Level Nine is the consumer facing brand from Precision Bicycle Company Limited, a major Taiwanese manufacturer that makes a huge amount of components for OEM brands (think major bike companies that have house-branded cockpits) and other component companies. The parts are all made and tested in house, and they’re trusted by quite a few big players. Now, they’re rolling out a select group of components with Level Nine branding hoping you’ll trust them to. And why should you? Because they’re one of the largest high end component manufacturers around, and they’re offering a five year warranty on both carbon and alloy parts.
Why else? Because you can help design the products you want to ride, and they’ll make them.
U.S. distributor Kenny Roberts says he was tired of hearing so many great ideas for features, tech, shapes, sizes and colors, then watching that great feedback getting lost in the shuffle of bureaucracy before ever reaching the product managers and designers. So, they’re opening their ears to riders, dealers, distributors and product managers to see what people really want, then work those ideas directly into the development program.
The Team AM stem (above) is the first product to come from their user feedback. They wanted something that wasn’t so blocky or bland. So, it’s designed to have flowing, shapely lines that look just as at home on a svelte carbon frame as on a modern hydroformed alloy frame. It’s forged 6061 aluminum then CNC’d, polished, anodized and finished off with titanium bolts. Available early Spring 2015 for $95-$99. Sizes are 40-70mm in length. This one’s a 50mm long prototype with a claimed weight of just 125g.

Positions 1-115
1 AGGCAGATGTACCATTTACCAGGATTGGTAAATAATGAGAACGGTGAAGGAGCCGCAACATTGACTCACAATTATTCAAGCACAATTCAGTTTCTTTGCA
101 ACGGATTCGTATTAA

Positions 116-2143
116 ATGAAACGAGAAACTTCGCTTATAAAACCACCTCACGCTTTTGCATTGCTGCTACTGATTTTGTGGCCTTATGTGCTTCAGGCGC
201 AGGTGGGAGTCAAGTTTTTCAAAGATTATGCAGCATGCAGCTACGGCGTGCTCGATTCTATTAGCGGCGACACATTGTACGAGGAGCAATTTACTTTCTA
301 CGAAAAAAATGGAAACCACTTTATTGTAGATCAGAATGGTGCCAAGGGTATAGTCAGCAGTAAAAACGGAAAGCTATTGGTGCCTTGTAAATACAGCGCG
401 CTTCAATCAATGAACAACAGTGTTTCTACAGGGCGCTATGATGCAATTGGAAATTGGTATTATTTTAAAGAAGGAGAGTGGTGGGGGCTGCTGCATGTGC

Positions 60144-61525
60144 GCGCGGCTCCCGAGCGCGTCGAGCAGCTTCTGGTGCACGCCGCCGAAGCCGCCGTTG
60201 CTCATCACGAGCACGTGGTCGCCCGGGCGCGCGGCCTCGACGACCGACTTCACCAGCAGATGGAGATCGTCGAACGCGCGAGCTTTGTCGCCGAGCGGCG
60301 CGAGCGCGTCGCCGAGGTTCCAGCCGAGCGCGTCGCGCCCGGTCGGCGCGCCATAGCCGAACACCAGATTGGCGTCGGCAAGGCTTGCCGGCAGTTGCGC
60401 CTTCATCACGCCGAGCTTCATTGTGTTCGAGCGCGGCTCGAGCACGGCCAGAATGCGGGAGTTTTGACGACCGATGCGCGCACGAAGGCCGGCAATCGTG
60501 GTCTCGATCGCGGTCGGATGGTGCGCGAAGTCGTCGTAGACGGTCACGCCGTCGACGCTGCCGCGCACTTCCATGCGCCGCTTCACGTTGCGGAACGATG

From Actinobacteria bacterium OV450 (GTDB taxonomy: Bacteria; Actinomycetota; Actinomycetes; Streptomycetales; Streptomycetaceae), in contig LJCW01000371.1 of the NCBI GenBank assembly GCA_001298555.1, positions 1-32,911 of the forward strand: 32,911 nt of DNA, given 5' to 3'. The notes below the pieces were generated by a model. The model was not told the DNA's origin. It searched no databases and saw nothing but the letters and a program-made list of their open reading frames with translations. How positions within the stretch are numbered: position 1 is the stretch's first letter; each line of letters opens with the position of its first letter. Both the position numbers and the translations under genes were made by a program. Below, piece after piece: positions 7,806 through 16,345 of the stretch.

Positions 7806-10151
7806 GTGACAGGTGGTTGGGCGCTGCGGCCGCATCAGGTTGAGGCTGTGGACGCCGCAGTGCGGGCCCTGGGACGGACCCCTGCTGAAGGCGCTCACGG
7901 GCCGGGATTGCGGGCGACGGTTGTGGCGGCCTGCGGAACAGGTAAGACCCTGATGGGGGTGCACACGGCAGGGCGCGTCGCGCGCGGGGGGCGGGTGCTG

There’s plenty more for the rest of your bike, too…
It has a +/- 6º rise. Despite the light weight, it’s designed for all day epics and, of course, enduro! It’s shown here in the negative rise position, hence the upside down logo on the faceplate. You can orient it any way you like on your own bike.
The rest of the line has a more traditional aesthetic for now, made up of carbon fiber and alloy handlebars and seatposts, and alloy stems. The carbon bars are reasonably light, with this riser coming in at 193g at a full 785mm width.
Likewise, the carbon road bar is a respectable 230g.
The posts and stems are good for road and mountain biking. The seatposts have either carbon or alloy shafts with bonded alloy heads.
They’re available in two lengths and all three common diameters. The clamp heads have zero or a little bit of offset, and the lower plates offer plenty of support for the saddle rails.
Roberts says all products should be priced well compared to similarly well made components, which is good, but the real draw is the quality of the product and the exceptional warranty.